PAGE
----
Dr. Richard Lawrence Day (1905-1989) was born in New York and grew up in Summit, New Jersey. After high school, Day studied at Harvard University and later at Harvard Medical School. In 1933, he furthered his education at The Babies Hospital in New York City and also spent a lot of time at a clinic in New Jersey focusing primarily on pediatric and infantile diseases. Day’s work at the reception later led to a full-time job at The Babies Hospital.
Day further researched infantile diseases and his projects included weight, sleep patterns, body temperature and metabolism. Among other things, he discovered that infants who slept in a cool space maintained normal body temperature throughout the sleep process. Days discoveries were unconventional for his time, with the authorities dismissing his work for 15 years, before in the mid-1950s it could be stated that Days’ research on infants was essential to their well-being. His work on thermoregulation and body temperature resulted in him working during World War II to help soldiers cope with as cold conditions as possible.
After the war, Day returned to The Babies Hospital and developed new routines for caring for premature babies. From 1953 and 12 years onwards, the physician then chaired the pediatric wards at the Medical Center in Brooklyn, New York. During these years, he focused mainly on improving the education of medical students and trainees in evidence-based medicine.
In 1965, however, Day’s work took a completely different direction when he started as medical director of Planned Parenthood International, whose main area is counselling and activities for contraception and abortion. His driving force behind this was a belief that overpopulation was the biggest problem facing the world. In 1968, Day returned to pediatrics at the new Mount Sinai School of Medicine and became one of the school’s most popular teachers.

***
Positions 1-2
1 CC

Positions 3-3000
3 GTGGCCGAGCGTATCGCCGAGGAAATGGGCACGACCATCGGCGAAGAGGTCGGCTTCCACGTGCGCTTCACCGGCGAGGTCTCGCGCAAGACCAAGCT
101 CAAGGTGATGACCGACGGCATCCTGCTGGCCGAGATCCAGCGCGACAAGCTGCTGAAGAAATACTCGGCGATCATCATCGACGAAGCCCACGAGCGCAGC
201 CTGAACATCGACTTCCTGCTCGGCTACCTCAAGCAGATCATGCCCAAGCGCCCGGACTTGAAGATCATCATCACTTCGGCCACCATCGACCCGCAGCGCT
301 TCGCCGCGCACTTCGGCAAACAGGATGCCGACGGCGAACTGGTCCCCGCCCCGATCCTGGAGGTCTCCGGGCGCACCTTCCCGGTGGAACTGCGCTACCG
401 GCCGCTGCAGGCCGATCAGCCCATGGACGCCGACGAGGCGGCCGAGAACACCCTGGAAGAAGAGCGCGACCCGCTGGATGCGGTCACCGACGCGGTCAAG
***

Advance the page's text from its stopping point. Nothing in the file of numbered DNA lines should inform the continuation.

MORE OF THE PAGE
In 1988, Dr. Lawrence Dunegan published compiled notes from a meeting he attended nearly 20 years earlier, on March 20, 1969. The meeting was organized by Richard Day for, among others, medical students and health care experts who were expected to be prominent leaders. Before Day began to speak, he asked everyone in the room to turn off any recorders and put away note pads because what he had to say was so-called “off the record”. Against this background, Dunegan sensed at the same time that what Day was going to perform was probably far too interesting not to be written down, so he snuck a pen and made notes, as far as he could, about the speech on tablecloths. After the meeting, he collected all the napkins and compiled a more well-written document about Day’s explanations of the political goals that existed for humanity in the deeper establishment of power.